God used the first seven verses of today’s Scripture to revolutionize my faith almost thirty years ago. I was teaching a study by R.C. Sproul called, The Holiness of God. It was a needed balance to my view of God which, in the tradition of many “mainliners” of my generation, understood God exclusively in terms of his attribute of love. When I say, “his attribute of love,” what I really mean is what we usually think God’s love ought to be like, in our humble opinion. For many of us who grew up in church, the unconditional love of God is almost synonymous with the unconditional niceness of God.
God used Sproul’s book and study on the holiness of God to awaken me. I discovered God is much larger than I imagined. Sure, I had read A.W. Tozer’s Knowledge of the Holy, but goodness, I was still in my 20s and barely understood most of what I read there. Sproul’s book put the cookie jar on the bottom shelf so I could get to it. To think of God as “holy, holy, holy” was something I hadn’t thought much about. If asked, I may have used the word “holy” to describe God, but I would have been guessing at words out of my ignorance.
The Holiness of God
I came to understand that God’s holiness, like all of God’s attributes, is essential to who God is, and not some second tier, take it or leave it, attribute. His holiness signifies both his otherness and his moral purity. To stand before such a holy God, one can’t help but react the way Isaiah did. Who could look upon our holy God and not cry out that they are ruined, undone, disintegrated?
Every sinful thought, word, deed, and desire that our lives have been built upon would overwhelm our hearts and minds were we to stand before such God. The guilt would be more than we could possibly endure. Isaiah’s cry was recognition of his guilt and his repentance of it. Thus, in our Scripture, the angels took the searing coal and applied it to the lips of Isaiah to symbolize his purification and atonement. His guilt was taken away and he was forgiven. Is there better news than that?
Lesson 1: My Sin
God used this scene from redemptive history to do several things in my life. First, he taught me about his holiness. For when a person comes to understand the true holiness of God’s nature, it shouldn’t be a big jump to understanding how unholy we fallen and sinful sons of Adam and daughters of Eve really are.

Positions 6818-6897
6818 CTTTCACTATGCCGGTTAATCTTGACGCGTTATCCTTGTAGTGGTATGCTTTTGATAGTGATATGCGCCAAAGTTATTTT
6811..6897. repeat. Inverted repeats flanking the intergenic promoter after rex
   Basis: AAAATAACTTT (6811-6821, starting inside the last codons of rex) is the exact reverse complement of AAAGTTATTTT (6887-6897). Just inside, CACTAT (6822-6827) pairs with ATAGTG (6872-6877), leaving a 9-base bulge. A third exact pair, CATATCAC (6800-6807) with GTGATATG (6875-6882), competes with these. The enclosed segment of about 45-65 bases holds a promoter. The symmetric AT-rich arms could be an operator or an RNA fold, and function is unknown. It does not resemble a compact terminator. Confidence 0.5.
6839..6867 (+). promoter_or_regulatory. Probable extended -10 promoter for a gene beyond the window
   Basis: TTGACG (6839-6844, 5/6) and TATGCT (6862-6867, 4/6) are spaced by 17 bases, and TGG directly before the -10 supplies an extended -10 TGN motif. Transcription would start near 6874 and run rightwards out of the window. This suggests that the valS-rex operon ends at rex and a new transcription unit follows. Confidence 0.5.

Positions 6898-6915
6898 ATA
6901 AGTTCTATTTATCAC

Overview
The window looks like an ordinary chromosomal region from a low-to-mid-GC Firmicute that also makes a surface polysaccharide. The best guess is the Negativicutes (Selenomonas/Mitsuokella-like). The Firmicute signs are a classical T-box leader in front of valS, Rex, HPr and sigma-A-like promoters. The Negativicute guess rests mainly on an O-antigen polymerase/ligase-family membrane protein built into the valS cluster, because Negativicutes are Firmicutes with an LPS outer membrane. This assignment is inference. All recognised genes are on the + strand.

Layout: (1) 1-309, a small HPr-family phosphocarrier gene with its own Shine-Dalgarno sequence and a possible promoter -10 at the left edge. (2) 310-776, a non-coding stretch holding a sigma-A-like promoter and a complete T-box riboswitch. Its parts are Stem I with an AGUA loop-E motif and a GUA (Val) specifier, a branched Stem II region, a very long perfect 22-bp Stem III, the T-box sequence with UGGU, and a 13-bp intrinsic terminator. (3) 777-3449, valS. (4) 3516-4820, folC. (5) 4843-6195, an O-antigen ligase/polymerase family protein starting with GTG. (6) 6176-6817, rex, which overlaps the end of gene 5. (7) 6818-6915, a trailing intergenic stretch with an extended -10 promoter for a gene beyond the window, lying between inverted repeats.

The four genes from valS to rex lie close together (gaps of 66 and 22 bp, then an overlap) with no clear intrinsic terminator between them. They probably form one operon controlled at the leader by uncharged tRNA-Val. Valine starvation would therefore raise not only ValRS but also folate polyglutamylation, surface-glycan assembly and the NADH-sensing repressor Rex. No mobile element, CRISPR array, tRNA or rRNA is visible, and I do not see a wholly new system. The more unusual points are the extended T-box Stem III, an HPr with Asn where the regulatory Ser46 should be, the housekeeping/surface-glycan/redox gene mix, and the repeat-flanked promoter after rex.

Yet, Peter reminds us of God’s command from the Old Covenant to be holy as he is holy (1 Peter 1:16). Holiness is not optional. In fact, the Book of Hebrews reminds us that without this holiness, no one will see the Lord (Hebrews 12:14).
Lesson 2: Grace
The second, and even more unexpected aspect of being introduced to God’s holiness in this very startling way was how God used it to show me what his love for me really means. I believe I was at a place in my life where I really believed God’s love was my due. It was God’s job to love me. It was entitlement thinking on my part.
However, as God’s providence would have it, at the same time I was teaching a class on his holiness, I was also teaching a class on Paul’s Letter to the Romans. And there I started digging into what grace really means. I began to understand what every confirmand we have celebrated at my church was taught… that grace is the unearned, unmerited, undeserved favor, blessing, and power of God. God first loved me because it is God’s character to love, but not because God is required to love me. God’s holiness, from which his justice flows, calls for my sin to be punished.
The Wages of Sin
My sin… our sin… is antithetical to the holiness of God and, as those created in his image, is displeasing to him and, to put it bluntly, tells lies about who he really is. Everything an image bearer does reflects on its Creator. It says something about the one who created it. When we sin, we’re saying something untrue about the One who made us. This is the human condition. This is why Isaiah cried out,
“Woe to me!”… “I am ruined! For I am a man of unclean lips, and I live among a people of unclean lips, and my eyes have seen the King, the Lord Almighty.”
It was not only that Isaiah was a fallen, sinful man, but so were his fellow Israelites. So are we all.
That is part of the reason we cannot look upon the unveiled presence of God and live. He is too pure and holy. But Isaiah’s vision of the King was just that, a vision. Isaiah was a humble man, he therefore recognized this qualitative disparity. And so, he cried out. I too cried out when I recognized how good and gracious God’s love to me really was. When I truly understood God had loved me my whole life. I couldn’t help but think of how undeserving I was.
This was not a “worm theology” where I saw myself as worthless. But this was similar to Isaiah’s revelation in which he understood himself to be unworthy to stand before the King. That is how I felt. Yet, that is exactly what made God’s love for me all the sweeter. That is what made it precious to me. That is what humbled me and melted my pride in a way that remains a vivid memory in my heart and mind.
Our Response to Holy Love